Creative ways to say ‘no’ to your young child
Do you feel as though you’re constantly saying ‘no’ to your child’s demands and requests? Chances are, if your child is ignoring you when you say ‘no’, you might be saying it too often.
This can be a huge problem as you try to teach your child right from wrong, as well as trying to keep them safe.
That’s why we’ve put together some creative alternatives to saying ‘no’ to help regain your child’s attention whilst avoiding using the same word over and over.
- Distractions are your friends – If you notice that your child is about to misbehave, or a difficult situation is approaching, try asking questions or pointing out something of interest to divert their attention.
- Keep it positive – Instead of saying, ‘No, you can’t do that’, try rephrasing the statement into something more positive i.e. ‘Remember, we don’t throw things in the house, but you can take your ball outside.’ Or ‘It’s not nice to pull the cat’s tail. It’ll hurt him/her.”
- Avoid ‘no’ situations – Where possible, you might benefit from trying to avoid situations where you have to constantly say ‘no’ to your child. Choose your activities carefully to ensure that they’re appropriate and safe for your child and you’ll find that you can both relax a lot more.
- Are you being reasonable? – Sometimes we forget that children are just being children and are not purposefully doing things we might not like. Children love to explore, to discover, to create and to express themselves and sometimes this can lead to messy situations or things we might not necessarily like. It’s important to ask yourself, before you say ‘no’, whether the action/activity you want to stop is actually harmful to your child or a bad behaviour, or whether they are just learning. I.e. If your child wants to wear their favourite dress-up costume to the shop, why not? If they want to splash in muddy puddles, will it really cause any harm?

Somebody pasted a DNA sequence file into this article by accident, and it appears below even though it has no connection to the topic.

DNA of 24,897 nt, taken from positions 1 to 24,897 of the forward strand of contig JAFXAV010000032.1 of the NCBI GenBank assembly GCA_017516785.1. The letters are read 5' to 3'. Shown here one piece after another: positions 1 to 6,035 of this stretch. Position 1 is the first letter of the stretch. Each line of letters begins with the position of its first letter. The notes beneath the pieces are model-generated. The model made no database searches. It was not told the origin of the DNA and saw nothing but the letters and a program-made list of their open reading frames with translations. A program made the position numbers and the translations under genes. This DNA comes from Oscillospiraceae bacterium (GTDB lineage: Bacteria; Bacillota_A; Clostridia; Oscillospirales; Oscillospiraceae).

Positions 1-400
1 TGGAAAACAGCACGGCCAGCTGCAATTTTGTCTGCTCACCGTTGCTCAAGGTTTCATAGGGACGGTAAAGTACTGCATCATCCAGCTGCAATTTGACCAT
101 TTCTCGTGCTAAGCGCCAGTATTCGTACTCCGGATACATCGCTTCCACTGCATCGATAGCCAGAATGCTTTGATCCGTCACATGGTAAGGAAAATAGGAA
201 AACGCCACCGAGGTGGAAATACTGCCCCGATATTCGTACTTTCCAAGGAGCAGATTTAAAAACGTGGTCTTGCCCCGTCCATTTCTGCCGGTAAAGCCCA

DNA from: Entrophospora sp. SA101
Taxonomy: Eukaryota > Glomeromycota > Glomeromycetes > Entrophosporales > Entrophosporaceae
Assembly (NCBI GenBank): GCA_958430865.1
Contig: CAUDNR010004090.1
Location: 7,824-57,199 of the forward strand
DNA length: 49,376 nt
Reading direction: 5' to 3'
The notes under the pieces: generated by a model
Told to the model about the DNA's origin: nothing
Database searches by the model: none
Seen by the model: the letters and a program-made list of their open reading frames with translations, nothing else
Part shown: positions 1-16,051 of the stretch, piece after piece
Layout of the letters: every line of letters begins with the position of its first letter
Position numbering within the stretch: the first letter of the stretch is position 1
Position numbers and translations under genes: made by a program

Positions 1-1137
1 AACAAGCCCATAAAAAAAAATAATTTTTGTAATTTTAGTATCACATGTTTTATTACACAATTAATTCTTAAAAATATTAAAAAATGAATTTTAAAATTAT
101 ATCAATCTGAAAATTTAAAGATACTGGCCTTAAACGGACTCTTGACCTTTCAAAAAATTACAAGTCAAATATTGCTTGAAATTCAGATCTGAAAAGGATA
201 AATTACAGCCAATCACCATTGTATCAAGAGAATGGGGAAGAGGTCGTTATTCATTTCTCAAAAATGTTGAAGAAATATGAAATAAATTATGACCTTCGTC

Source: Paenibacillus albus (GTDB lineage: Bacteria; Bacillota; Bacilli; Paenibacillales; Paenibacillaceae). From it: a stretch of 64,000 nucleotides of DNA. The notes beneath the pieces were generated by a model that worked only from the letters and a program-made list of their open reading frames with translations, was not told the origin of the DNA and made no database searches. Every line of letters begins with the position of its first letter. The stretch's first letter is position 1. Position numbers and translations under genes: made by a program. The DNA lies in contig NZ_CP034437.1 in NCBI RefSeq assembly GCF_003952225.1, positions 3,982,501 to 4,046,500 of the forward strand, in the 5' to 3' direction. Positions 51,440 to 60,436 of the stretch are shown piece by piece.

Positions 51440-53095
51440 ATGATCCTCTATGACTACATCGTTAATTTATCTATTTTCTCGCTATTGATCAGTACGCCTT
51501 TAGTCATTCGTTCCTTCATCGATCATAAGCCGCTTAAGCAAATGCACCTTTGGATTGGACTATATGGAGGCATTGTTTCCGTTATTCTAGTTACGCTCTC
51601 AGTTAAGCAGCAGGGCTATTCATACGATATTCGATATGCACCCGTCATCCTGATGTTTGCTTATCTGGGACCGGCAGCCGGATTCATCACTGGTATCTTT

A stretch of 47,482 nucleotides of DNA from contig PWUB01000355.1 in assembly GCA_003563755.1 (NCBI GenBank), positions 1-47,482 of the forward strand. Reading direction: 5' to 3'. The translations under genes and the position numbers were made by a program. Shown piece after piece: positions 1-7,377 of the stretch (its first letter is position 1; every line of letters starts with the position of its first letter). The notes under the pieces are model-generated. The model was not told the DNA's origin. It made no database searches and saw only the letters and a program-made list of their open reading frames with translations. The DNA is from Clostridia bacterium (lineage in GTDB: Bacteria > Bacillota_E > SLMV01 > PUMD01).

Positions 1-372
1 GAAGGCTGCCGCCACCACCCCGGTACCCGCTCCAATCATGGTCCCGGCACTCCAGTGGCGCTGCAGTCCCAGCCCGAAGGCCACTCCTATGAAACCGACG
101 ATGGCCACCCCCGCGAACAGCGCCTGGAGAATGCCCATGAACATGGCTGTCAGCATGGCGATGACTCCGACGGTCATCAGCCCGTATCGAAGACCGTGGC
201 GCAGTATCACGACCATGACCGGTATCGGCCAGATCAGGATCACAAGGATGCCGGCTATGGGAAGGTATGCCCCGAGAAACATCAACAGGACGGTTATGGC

- Offer alternatives – Just like we’re doing here, instead of saying ‘no’ to your child, try offering them an alternative. If they want to play outside but it’s raining, explain that it’s raining but ask if they’d like to play a game with you or read a book instead. This can also be helpful with food. If your child asks for a sugary drink or snack, remind them that it’s not healthy and offer them grapes or a banana instead. Allow them to make their own choices and praise them for it.
- Be stern – Sometimes saying ‘no’ is unavoidable, especially in dangerous situations. It’s important that you make it clear that you’re serious at times like this by raising your voice, saying the word sharply and keeping a clear expression. Remember to also reward your child for doing as you asked with a hug and praise.